” There are lots of things we don’t know.  We don’t know where we were before we were born or where we go when we die.  But right this minute, we are here together on this beautiful planet.”

“We humans define ourselves be where we are born, where we live, what we believe, by the clothes we wear, and the languages we speak.  But there is no “typical” person.  We are all different.”

How the One-Armed Sister Sweeps the Floor by Cherie Jones

4 stars Fiction

Oh, Lala! Why, oh why?

Pregnant Lala desperately tries to find her husband, as she struggles to stand up walking along the sandy beach.  It’s not a good sign, for the baby not due yet and Lala needs to go to the hospital now.  As Adan runs out of the house, Lala knows whatever happened inside that house wasn’t good but right now, they need to go. Recovering inside the hospital, Lala feels alone.  Adan abandoned her, as he felt the risk was too high for him to be inside the hospital and the baby that she once carried inside her, is now being cared for in the ICU. 

Lala, oh Lala. If only you could see the future.  But yet I wonder, if you could see the future, would you really change anything?

I had to draw a character map of this story, even though there weren’t that many characters because I felt the connections between the characters got confusing as I read.  When the story changed characters, I felt that I was confused at how the characters were connected or associated with each other and I didn’t want to miss this.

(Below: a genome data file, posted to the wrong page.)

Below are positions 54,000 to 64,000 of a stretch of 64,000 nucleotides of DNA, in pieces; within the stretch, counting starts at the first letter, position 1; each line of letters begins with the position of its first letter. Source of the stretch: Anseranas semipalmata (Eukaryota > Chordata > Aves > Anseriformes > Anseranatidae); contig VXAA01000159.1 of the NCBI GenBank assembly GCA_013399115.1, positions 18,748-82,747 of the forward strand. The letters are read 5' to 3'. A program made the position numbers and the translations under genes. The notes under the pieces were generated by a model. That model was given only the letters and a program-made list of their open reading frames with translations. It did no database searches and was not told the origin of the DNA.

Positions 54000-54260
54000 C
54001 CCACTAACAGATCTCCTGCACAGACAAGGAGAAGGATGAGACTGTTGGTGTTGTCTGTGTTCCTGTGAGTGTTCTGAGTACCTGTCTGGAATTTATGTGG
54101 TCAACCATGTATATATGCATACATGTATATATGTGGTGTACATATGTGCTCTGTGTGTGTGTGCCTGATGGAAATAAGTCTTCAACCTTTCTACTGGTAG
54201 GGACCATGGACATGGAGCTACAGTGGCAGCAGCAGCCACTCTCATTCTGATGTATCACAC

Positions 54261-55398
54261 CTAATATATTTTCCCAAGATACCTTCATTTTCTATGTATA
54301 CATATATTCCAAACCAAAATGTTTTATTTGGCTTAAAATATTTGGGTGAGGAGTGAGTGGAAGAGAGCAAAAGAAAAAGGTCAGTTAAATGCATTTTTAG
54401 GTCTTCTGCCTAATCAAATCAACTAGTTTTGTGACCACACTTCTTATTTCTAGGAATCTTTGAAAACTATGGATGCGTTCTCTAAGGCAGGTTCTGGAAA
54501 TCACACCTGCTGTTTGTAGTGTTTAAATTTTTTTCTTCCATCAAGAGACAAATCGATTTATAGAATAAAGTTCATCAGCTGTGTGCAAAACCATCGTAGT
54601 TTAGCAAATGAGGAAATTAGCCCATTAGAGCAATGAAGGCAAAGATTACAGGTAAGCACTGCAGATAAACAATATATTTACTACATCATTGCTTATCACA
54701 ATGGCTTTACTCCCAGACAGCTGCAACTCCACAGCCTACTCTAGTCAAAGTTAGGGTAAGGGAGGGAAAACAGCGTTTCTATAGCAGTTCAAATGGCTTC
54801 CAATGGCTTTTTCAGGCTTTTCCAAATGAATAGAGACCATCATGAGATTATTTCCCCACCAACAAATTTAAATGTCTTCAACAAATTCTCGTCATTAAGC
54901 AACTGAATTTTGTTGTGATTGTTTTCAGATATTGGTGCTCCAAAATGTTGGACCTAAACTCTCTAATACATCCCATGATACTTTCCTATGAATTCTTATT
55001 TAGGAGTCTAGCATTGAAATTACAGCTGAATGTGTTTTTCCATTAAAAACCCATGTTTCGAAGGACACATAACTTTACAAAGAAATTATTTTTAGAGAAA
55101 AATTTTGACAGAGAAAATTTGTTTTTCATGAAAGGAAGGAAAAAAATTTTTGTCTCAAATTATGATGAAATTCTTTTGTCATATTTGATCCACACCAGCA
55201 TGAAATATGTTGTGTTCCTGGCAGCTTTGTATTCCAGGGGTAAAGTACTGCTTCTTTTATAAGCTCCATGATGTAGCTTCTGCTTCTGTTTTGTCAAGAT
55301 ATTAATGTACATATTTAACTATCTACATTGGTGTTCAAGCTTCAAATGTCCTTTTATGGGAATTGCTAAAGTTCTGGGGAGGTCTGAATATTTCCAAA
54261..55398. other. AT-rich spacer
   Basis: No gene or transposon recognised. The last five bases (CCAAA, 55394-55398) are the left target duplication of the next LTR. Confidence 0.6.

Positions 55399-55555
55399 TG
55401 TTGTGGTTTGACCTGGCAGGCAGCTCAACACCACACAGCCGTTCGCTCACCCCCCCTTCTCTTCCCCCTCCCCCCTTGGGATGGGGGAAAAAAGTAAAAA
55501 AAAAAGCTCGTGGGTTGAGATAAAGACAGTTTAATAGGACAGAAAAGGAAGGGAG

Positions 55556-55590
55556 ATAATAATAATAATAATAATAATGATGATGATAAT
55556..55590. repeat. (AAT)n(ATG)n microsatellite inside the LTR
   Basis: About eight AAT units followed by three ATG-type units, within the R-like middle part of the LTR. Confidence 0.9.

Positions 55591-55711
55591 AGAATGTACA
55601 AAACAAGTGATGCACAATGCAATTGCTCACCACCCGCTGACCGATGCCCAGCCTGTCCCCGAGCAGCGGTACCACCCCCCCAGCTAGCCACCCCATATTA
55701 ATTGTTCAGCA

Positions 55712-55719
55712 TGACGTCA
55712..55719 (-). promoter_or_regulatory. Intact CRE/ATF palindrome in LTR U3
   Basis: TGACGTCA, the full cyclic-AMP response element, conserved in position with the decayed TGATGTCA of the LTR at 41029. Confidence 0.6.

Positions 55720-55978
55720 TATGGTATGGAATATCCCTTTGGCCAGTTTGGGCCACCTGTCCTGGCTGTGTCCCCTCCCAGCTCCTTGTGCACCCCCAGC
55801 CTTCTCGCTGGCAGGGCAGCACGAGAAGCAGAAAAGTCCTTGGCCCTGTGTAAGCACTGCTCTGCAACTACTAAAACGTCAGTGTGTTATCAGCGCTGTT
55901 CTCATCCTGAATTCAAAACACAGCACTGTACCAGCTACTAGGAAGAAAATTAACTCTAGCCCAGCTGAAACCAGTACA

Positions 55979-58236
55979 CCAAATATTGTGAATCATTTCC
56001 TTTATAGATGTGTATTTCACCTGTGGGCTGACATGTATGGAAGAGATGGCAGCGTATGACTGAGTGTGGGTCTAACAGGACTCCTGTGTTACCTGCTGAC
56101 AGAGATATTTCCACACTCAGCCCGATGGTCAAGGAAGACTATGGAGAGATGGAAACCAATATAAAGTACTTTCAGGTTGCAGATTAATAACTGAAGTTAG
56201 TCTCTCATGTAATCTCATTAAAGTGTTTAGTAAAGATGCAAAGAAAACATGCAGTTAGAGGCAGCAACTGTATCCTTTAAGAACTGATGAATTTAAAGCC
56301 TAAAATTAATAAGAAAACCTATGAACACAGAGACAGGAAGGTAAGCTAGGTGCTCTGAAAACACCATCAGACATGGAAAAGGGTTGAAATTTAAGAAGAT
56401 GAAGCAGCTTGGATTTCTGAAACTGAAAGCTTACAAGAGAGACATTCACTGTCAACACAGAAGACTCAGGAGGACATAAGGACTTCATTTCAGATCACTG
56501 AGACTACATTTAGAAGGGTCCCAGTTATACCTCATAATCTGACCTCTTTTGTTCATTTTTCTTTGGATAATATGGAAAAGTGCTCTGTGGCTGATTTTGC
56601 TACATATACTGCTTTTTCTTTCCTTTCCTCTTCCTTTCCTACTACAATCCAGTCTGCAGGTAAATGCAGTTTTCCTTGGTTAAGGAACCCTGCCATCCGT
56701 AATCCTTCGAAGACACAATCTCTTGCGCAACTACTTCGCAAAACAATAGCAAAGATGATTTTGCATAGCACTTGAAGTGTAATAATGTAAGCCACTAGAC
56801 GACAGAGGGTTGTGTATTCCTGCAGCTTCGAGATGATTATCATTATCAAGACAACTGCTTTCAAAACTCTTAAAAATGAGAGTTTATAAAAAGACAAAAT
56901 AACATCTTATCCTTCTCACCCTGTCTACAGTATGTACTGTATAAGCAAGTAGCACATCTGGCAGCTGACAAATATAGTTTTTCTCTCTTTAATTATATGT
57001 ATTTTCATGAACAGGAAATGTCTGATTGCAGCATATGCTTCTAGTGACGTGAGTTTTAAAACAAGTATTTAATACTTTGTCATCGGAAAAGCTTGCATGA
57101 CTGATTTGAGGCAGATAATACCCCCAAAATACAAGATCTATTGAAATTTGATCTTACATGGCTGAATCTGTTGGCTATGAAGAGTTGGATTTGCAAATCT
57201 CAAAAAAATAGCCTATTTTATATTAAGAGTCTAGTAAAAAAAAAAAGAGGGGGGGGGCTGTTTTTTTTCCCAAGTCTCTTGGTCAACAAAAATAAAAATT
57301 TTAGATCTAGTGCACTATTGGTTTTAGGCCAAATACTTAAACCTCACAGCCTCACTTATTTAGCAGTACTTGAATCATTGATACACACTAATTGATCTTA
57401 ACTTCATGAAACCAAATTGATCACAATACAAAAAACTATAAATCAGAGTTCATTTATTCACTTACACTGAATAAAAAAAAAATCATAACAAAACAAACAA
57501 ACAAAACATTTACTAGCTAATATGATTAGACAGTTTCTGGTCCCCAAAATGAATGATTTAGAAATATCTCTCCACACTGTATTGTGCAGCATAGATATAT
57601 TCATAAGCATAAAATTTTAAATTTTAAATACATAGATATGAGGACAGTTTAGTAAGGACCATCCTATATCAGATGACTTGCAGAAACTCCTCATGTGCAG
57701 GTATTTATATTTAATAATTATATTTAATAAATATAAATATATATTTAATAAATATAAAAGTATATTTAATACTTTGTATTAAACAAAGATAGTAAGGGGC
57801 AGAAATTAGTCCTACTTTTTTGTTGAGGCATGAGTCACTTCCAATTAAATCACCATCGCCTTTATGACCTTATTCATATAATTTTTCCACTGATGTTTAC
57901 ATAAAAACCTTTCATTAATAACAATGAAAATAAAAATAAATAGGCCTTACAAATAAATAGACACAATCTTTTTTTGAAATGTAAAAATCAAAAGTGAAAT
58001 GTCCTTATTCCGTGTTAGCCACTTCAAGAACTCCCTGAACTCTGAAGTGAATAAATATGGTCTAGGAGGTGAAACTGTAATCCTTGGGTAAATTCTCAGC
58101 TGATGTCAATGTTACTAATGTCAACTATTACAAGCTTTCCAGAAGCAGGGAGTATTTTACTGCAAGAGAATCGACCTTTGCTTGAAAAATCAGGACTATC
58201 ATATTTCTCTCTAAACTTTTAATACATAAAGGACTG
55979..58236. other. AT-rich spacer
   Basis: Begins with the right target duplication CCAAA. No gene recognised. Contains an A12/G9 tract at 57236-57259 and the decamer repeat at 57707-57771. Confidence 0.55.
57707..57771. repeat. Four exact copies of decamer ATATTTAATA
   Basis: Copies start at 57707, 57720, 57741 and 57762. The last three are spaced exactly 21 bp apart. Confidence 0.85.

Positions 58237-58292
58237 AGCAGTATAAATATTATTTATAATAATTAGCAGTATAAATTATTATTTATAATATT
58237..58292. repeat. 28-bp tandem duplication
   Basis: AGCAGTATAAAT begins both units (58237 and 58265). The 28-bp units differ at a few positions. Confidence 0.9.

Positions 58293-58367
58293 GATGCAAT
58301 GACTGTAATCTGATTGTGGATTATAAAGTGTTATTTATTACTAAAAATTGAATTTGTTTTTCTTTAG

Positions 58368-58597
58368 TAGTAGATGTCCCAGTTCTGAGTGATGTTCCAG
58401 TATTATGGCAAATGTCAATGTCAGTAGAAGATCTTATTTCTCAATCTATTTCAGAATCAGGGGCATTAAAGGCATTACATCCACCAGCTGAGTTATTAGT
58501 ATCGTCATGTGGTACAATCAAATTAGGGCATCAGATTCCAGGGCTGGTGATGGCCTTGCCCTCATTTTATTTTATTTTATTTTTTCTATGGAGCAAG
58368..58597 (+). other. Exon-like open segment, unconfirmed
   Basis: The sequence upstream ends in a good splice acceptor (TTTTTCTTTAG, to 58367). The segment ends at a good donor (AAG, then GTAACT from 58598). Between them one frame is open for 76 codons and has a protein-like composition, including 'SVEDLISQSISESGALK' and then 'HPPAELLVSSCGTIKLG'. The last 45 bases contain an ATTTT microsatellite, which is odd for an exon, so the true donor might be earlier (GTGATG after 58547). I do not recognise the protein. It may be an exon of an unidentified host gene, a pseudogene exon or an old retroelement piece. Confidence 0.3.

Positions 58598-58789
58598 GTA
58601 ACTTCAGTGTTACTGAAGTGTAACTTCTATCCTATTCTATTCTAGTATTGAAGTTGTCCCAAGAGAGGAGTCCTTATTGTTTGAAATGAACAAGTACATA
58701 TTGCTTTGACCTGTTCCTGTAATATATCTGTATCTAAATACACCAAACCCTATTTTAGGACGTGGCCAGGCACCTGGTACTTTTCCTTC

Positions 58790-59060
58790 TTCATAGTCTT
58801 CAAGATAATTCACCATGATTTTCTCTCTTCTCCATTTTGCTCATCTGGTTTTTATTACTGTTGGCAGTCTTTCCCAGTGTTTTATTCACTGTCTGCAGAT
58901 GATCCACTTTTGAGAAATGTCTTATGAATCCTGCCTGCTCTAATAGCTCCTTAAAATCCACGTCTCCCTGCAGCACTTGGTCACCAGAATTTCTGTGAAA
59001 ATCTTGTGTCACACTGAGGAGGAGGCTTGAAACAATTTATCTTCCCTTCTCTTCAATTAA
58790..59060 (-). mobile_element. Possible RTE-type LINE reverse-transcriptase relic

This is one that you’ll want to pick up and enjoy.  I thought it was more of a deep fictional story with layers and not a mystery as some individuals have labeled it. 

The Benefits of Being an Octopus by Ann Braden

5 stars MIddle School

The ending of this book was fantastic!  That was one adrenaline rush! I seriously don’t think I took a breath as the minute-by-minute action played out.  As I reflect back on this book, I realized just how much I enjoyed it.  After I had been introduced to the characters, I didn’t want to put this book down. 

Zoey didn’t want to be on the debate team, nor did she want to be a part of the debate club. It’s not like she didn’t have an opinion, its just that she doesn’t like to talk out loud in class and isn’t that important in debate?  Zoey’s teacher sees something in her and she motivates her to join.  As Zoey attends a few of the meetings, I had to laugh as she begins scribbling information down and it seems as if she’s just “existing” while she’s there.  You can tell she’d rather be anywhere else then, sitting there in these meetings.  Yet, she’s listening and she’s grasping what’s really transpiring all around her, is anyone else doing the same?  

Zoey’s life at home is complicated.  She has three younger siblings (Hector, Bryce, and Aurora) which she helps care for when her mother works at the Pizza Pit.  Zoey doesn’t see her father and Bryce and Aurora don’t visit their father either.  Her mother is trying, she really is. With a roof over their heads and a bed to sleep in, her mother is trying to make a better life for her children. They’re all currently living with Hector’s father, Lenny and his grandfather in a trailer.  Sounds cozy, doesn’t it? 

I could see myself in Zoey’s mom, so much that it hurt. Her mom saw a goal and she was trying to reach it.  In-between her and that goal were her kids -that’s it……nothing else.  She was trying to make a better life for them and that was her goal.  Zoey: her view through the lens was different. With everything that Zoey is juggling, she wants to help her mom now.     

This is an excellent story that addresses the issues of poverty and abuse through the eyes of a middle-schooler. I really enjoyed how Zoey’s knowledge of debate came into play and how Zoey’s character matured in this book.  Zoey relationships with her peers and her family played a huge part in her life.  The responsibility she shouldered and her attitude was remarkable.  I loved how realistic this book felt and how smooth the writing was.  It deserves more than 5 stars!